Fluctuating, Lorentz-force-like coupling of Langevin equations and heat flux rectification

Fluctuating, Lorentz-force-like coupling of Langevin equations and heat flux rectification In a description of physical systems with Langevin equations, interacting degrees of freedom are usually coupled through symmetric parameter matrices. This coupling symmetry is a consequence of time-reversal symmetry of the involved conservative forces. If coupling parameters fluctuate randomly, the resulting noise is called multiplicative. For example, mechanical oscillators can be coupled through a fluctuating, symmetric matrix of spring “constants.” Such systems exhibit well-studied instabilities. In this article, we study the complementary case of antisymmetric, time-reversal symmetry-breaking coupling that can be realized with Lorentz forces or various gyrators. We consider the case in which these antisymmetric couplings fluctuate. This type of multiplicative noise does not lead to instabilities in the stationary state but renormalizes the effective nonequilibrium friction. Fluctuating Lorentz-force-like couplings also allow one to control and rectify heat transfer. A noteworthy property of this mechanism of producing asymmetric heat flux is that the controlling couplings do not exchange energy with the system. http://www.deepdyve.com/assets/images/DeepDyve-Logo-lg.png Physical Review E American Physical Society (APS)

Fluctuating, Lorentz-force-like coupling of Langevin equations and heat flux rectification

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Fluctuating, Lorentz-force-like coupling of Langevin equations and heat flux rectification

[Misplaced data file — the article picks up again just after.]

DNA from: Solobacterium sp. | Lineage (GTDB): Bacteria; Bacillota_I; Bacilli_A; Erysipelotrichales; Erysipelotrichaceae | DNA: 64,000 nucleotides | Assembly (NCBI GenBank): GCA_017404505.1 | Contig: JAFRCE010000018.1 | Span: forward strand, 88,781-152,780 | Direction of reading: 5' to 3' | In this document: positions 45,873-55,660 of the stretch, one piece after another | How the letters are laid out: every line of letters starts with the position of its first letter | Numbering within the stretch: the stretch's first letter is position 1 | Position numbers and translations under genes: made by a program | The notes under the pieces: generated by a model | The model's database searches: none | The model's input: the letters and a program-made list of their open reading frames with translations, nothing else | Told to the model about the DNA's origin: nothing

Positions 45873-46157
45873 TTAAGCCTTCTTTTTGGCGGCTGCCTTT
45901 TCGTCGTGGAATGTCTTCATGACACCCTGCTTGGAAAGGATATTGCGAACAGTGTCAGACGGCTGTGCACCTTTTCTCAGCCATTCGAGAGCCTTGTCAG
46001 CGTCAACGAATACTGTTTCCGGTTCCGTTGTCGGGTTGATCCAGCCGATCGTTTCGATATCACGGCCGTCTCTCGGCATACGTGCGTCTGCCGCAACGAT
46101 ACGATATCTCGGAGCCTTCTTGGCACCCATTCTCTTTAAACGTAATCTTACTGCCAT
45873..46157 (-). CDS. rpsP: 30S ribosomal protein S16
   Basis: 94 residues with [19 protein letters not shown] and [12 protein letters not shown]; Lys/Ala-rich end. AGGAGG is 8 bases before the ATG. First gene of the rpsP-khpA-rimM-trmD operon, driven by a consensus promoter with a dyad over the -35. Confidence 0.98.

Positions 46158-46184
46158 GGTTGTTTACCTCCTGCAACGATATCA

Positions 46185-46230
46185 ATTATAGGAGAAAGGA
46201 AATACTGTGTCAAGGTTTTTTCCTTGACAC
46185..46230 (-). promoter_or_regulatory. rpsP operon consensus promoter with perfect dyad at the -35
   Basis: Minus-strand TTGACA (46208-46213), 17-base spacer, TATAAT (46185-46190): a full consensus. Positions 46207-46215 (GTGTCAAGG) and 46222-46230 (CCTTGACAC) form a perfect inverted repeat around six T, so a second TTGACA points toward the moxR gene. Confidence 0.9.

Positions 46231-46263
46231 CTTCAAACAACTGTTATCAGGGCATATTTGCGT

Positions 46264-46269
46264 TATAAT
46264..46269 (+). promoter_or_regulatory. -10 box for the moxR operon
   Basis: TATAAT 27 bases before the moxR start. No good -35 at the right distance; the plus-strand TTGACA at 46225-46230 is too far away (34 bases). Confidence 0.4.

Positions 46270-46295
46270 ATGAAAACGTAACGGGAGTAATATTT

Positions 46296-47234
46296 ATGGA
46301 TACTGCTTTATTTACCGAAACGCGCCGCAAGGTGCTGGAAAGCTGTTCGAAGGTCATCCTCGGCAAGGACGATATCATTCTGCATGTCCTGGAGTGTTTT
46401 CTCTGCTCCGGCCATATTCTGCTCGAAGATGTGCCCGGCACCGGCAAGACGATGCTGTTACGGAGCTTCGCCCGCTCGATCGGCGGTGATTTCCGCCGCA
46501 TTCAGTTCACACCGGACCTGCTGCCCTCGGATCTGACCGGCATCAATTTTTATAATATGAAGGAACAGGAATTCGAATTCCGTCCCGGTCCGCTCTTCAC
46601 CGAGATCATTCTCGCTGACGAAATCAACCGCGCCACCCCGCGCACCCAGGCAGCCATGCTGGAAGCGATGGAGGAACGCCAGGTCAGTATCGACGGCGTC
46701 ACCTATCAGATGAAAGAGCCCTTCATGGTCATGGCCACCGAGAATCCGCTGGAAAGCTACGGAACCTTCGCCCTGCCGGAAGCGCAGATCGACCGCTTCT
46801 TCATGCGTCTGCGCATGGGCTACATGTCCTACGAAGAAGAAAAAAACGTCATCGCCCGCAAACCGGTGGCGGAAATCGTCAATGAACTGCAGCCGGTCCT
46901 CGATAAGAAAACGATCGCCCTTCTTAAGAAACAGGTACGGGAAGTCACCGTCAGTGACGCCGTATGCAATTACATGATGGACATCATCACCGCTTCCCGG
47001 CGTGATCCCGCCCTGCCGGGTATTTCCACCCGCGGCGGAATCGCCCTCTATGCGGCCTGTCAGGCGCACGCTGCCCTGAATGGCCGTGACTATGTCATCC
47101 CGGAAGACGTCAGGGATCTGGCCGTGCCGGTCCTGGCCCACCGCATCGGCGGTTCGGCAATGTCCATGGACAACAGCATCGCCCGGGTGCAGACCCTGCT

Abstract

In a description of physical systems with Langevin equations, interacting degrees of freedom are usually coupled through symmetric parameter matrices. This coupling symmetry is a consequence of time-reversal symmetry of the involved conservative forces. If coupling parameters fluctuate randomly, the resulting noise is called multiplicative. For example, mechanical oscillators can be coupled through a fluctuating, symmetric matrix of spring “constants.” Such systems exhibit well-studied instabilities. In this article, we study the complementary case of antisymmetric, time-reversal symmetry-breaking coupling that can be realized with Lorentz forces or various gyrators. We consider the case in which these antisymmetric couplings fluctuate. This type of multiplicative noise does not lead to instabilities in the stationary state but renormalizes the effective nonequilibrium friction. Fluctuating Lorentz-force-like couplings also allow one to control and rectify heat transfer. A noteworthy property of this mechanism of producing asymmetric heat flux is that the controlling couplings do not exchange energy with the system.
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Publisher
The American Physical Society
Copyright
Copyright © ©2017 American Physical Society
ISSN
1539-3755
eISSN
550-2376
D.O.I.
10.1103/PhysRevE.96.022109
Publisher site
See Article on Publisher Site

Abstract

In a description of physical systems with Langevin equations, interacting degrees of freedom are usually coupled through symmetric parameter matrices. This coupling symmetry is a consequence of time-reversal symmetry of the involved conservative forces. If coupling parameters fluctuate randomly, the resulting noise is called multiplicative. For example, mechanical oscillators can be coupled through a fluctuating, symmetric matrix of spring “constants.” Such systems exhibit well-studied instabilities. In this article, we study the complementary case of antisymmetric, time-reversal symmetry-breaking coupling that can be realized with Lorentz forces or various gyrators. We consider the case in which these antisymmetric couplings fluctuate. This type of multiplicative noise does not lead to instabilities in the stationary state but renormalizes the effective nonequilibrium friction. Fluctuating Lorentz-force-like couplings also allow one to control and rectify heat transfer. A noteworthy property of this mechanism of producing asymmetric heat flux is that the controlling couplings do not exchange energy with the system.

Journal

Physical Review EAmerican Physical Society (APS)

Published: Aug 4, 2017

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